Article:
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The Main Street Lending Program – An Alternative to PPP

By Joseph M. Reynolds, Esq.

The Main Street Lending Program (“MSLP”) is the second COVID-19 loan program being offered to small- to medium-sized businesses that were in sound financial condition prior to the onset of the pandemic, but were either unable to take advantage of the SBA’s Paycheck Protection Program (“PPP”) or are in need of additional funding after already receiving a PPP loan.  There is one critical difference between the MSLP and PPP however; the MSLP loan is not forgivable and must be repaid.

The MSLP is made up of three separate loan facilities and is designed to provide up to $600 billion in loans: there is the Main Street New Loan Facility, the Main Street Priority Loan Facility and the Main Street Expanded Loan Facility, each with different loan ceilings.  However, all three have the same borrower eligibility requirements, which include, among other items:

  1.  The business must have (i) 15,000 employees or fewer or (ii) annual revenues of $5 billion or less;
  2.  The business must have been established prior to March 13, 2020; and
  3.  The business must be a U.S. business.


It is important to note that a business which received a loan under the PPP may still be eligible for a loan under the MSLP.

The Main Street New Loan Facility provides the lowest tier of loans offered under the MSLP, which can be a secured or unsecured loan with a minimum loan amount of $250,000 and a maximum loan amount of the lesser of $35 Million or 4 times the borrower’s adjusted 2019 earnings before interest, taxes, depreciation and amortization (“EBIDTA”). The Main Street New Loan Facility loan must not be, at the time of origination or at any time during the term, contractually subordinated to any of the borrower’s other loans or debt instruments.

The Main Street Priority Lending Facility is the middle tier of loans offered under the MSLP.  The loans offered are similar to those offered under the Main Street New Loan Facility in that there is a minimum loan amount of $250,000 but differ in that the Priority Lending Facility loans have a maximum loan amount of the lesser of $35 Million or 6 times the borrower’s 2019 adjusted EBIDTA.  Furthermore, the loan must be superior to or on equal footing with the borrower’s other loans or debt instruments, excepting mortgage debt.

Under the top tier Main Street Expanded Lending Facility, borrowers can have their existing term loan or revolving credit facility increased (or “upsized”).  The upsized tranche is a term loan ranging in size from $10 Million to $300 Million, with a maximum size not to exceed, when added to the borrower’s existing outstanding and undrawn available debt, 6 times the borrower’s 2019 adjusted EBIDTA. Similar to the Main Street Priority Lending Facility, the loan must be superior to or on equal footing with the borrower’s other loans or debt instruments, excepting mortgage debt.  To be eligible for upsizing, the existing credit facility must have been originated on or before April 24, 2020 and must have a remaining maturity of at least 18 months.

All of the loans under the Main Street Lending Program have similar repayment terms.  The loans all have five-year terms, with a variable interest rate of LIBOR (1 or 3 month) plus 300 basis points.  The program does not address what will be used to calculate the interest rate when LIBOR is discontinued as an interest rate-setting benchmark, which is supposed to occur in December 2021.  Payment of principal is deferred for the first two years of the term and interest payments are deferred for the first year of the term.  All of the loans must have a principal amortization of 15% at the end of the third year, 15% at the end of the fourth year and a balloon payment of 70% upon maturity; however, all of the loans may be prepaid at any time without penalty.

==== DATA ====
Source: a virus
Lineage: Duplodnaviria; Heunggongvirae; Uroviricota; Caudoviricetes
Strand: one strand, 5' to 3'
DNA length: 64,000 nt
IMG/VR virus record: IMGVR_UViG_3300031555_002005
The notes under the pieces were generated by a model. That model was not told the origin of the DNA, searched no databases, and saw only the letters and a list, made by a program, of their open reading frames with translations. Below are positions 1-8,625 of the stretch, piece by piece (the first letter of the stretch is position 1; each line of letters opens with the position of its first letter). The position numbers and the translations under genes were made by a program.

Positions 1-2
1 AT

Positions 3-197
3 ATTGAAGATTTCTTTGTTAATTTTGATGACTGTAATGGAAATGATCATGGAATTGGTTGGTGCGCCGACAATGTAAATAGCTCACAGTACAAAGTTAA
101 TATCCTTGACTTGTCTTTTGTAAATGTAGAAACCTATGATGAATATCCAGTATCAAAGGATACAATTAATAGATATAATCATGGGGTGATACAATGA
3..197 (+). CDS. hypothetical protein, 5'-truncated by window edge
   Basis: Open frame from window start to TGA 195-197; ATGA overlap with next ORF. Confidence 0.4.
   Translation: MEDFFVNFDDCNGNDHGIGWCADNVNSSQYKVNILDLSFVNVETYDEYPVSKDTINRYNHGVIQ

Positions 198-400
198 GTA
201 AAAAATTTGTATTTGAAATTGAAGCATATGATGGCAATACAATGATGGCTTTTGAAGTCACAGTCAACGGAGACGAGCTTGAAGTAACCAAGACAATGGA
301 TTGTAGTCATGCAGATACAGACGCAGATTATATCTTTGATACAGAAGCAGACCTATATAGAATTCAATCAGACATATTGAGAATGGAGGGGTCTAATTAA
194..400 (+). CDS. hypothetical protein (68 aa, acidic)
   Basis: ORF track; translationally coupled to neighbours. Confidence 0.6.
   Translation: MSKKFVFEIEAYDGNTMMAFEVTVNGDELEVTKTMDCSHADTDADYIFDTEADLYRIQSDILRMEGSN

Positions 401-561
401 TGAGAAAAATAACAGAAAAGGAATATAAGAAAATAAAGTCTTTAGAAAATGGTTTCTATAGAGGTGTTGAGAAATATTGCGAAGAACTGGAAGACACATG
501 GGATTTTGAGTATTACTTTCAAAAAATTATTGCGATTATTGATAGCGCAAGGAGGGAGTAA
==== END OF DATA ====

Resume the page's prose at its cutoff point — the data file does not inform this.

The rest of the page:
The lender is required to commit that it will not request that the borrower repay debt extended by the lender or pay interest on such outstanding obligations until the MSLP loan has been paid in full, unless the debt or interest payment is mandatory and due, or in the case of default and acceleration.  The lender is also obligated to commit that it will not cancel or reduce any existing committed lines of credit, except in the event of a default. 

The borrower makes certain certifications and covenants under the MSLP.  Among them include that the borrower must commit to refrain from repaying the principal balance, or pay any interest on, any debt until the MSLP loan is repaid in full, unless the debt or interest is mandatory and due.  Further, the borrower must commit that it will not seek to cancel or reduce any committed lines of credit with any lender.  The borrower must also certify that it has a reasonable basis to believe that, after taking into account the MSLP loan, it has the ability to meet its financial obligations for at least the first 90 days after loan origination and does not expect to file for bankruptcy through that same time period.  Each borrower must also commit to making commercially reasonable efforts to maintain its payroll and retain its employees during the term of the MSLP loan. 

The MSLP offers viable options for businesses that have either missed the opportunity to take part in the Paycheck Protection Program during its open period or that require additional funding above and beyond the PPP’s loan cap of $10 Million.  However, the fact that the MSLP loans must be repaid however the repayments are structured, could very well scare potential borrowers away from taking advantage of the program given the unpredictable length of time that the COVID-19 pandemic will last. 

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